Tomorrow, I'm going out for a 22k tempo.  I don't know what my pace will be, but I do know I'll have run a hard 22k.

Sunday, February 27, 2011

Sometimes When You Win, You Lose

If ever there was a time in my journey that things are a little off, it's now.

I just hit two new PB's this week... the 2 miler and the 1 mile intervals.

My calf pains also feels like a thing of the past... the pain/discomfort has pretty much subsided.

Everything just feels like it is lining up for me.  I should be ecstatic.

So why am I not?

I am feeling more like a hockey team that just won their 3rd game in a best of 7 series.  Good job, but no time to celebrate.

It's difficult to be happy when my "target" time doesn't guarantee me a BQ and only allows me to be the second group to register.

I realize, I need to control what I can and live in the moment.  Translation: keep on working to improve and let the chips fall where they may.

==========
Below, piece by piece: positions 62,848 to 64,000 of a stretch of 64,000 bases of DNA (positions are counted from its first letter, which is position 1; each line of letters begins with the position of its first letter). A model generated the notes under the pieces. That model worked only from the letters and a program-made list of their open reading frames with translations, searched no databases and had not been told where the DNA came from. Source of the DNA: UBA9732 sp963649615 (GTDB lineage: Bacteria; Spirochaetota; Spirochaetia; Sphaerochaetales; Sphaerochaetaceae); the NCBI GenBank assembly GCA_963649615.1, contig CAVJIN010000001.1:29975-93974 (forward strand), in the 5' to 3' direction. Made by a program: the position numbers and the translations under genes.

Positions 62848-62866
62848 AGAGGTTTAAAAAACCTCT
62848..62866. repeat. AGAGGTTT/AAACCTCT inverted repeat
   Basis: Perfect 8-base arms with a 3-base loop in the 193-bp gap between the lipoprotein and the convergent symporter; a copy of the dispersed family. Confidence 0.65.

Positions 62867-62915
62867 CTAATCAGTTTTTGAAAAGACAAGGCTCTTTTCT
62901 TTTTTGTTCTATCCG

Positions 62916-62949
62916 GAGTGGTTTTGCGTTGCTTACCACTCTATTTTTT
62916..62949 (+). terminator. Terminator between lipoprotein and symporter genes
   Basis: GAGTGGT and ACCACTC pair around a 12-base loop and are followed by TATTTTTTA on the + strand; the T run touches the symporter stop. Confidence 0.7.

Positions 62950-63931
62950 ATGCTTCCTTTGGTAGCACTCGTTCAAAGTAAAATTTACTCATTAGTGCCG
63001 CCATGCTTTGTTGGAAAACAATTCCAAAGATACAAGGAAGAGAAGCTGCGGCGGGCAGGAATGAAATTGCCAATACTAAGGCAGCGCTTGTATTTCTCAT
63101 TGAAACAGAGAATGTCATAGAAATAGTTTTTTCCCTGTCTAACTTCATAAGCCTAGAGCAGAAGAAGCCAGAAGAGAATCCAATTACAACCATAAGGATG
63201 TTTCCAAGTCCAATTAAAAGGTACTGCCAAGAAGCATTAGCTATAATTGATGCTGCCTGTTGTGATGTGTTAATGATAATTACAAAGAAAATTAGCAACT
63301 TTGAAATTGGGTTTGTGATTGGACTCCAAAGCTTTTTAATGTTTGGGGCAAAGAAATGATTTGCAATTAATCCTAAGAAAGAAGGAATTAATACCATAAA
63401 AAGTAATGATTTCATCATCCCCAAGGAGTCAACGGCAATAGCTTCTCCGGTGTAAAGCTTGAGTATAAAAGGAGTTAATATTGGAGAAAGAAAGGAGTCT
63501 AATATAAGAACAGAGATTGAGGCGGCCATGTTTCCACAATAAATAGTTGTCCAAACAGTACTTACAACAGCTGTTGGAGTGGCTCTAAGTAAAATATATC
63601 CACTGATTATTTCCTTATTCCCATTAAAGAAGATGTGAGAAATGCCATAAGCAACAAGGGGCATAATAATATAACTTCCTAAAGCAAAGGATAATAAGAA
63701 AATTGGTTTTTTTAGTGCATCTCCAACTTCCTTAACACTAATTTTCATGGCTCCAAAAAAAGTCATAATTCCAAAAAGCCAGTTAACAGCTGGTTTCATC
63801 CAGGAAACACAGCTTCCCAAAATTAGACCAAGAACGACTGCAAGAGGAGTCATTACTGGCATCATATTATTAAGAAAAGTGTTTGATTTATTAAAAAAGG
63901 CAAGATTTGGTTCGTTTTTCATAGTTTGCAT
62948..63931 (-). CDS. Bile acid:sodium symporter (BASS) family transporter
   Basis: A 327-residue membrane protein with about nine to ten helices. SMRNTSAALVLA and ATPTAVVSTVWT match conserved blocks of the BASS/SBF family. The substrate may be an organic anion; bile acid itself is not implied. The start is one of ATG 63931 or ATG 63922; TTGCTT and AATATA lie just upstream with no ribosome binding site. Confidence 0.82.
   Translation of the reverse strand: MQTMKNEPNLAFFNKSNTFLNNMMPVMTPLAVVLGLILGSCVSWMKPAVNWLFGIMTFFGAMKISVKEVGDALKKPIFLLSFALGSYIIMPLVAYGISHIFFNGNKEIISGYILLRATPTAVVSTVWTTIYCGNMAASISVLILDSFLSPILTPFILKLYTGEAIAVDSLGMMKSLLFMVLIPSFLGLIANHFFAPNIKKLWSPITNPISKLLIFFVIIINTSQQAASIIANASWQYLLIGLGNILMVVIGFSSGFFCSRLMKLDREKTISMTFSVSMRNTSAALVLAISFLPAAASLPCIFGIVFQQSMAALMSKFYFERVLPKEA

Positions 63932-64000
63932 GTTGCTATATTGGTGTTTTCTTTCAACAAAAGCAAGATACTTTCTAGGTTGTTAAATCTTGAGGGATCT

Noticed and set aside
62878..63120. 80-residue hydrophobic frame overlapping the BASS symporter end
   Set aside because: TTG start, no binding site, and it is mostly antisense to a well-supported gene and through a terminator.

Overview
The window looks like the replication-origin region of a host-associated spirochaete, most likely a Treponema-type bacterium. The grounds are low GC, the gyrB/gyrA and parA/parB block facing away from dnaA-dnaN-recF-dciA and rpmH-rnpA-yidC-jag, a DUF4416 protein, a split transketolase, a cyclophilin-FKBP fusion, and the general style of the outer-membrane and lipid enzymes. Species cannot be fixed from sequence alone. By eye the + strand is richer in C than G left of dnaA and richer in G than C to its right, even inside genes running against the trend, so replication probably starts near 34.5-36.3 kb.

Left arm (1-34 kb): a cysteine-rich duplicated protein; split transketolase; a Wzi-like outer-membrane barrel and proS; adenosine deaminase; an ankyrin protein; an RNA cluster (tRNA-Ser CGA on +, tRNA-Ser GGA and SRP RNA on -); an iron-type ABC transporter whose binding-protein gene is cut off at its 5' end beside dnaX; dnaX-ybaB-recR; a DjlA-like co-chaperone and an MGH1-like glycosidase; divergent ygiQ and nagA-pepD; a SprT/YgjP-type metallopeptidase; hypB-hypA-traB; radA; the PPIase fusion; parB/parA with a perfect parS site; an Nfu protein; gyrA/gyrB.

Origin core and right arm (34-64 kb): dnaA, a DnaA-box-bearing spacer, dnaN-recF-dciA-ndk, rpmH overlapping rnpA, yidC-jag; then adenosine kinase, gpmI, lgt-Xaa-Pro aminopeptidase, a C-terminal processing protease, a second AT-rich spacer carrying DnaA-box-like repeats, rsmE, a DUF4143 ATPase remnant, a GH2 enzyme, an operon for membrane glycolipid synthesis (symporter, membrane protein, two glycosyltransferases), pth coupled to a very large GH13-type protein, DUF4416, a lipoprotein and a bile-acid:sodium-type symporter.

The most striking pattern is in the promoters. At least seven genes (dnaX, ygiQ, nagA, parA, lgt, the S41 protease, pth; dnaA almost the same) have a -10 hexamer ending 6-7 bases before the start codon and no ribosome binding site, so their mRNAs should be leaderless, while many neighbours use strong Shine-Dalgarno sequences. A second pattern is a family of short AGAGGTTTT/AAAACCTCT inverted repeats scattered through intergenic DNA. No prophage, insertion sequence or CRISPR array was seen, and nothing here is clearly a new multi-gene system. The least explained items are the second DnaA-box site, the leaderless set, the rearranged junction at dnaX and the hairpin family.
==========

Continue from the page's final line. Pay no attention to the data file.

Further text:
"Winning isn't everything, but the will to win is everything.” - V Lombardi

Friday, February 18, 2011

Taking Nothing for Granted

I try to never forget how lucky I am to be chasing a dream.

Last week's long run before the First Half race was a cold wet one.  But I thought, I'm so fortunate that I am doing what I want to do at this very moment.  Sure, I wouldn't have minded if it was warmer and dryer, but the fact of the matter is, I'm out there with a bunch of friends and we're having a good time.

The following week, the conditions were ideal to race the First Half Marathon.  Cool and dry.

I went in thinking I'd run a 15k tempo and then slow down to a 5 min/k pace, but John would have none of that.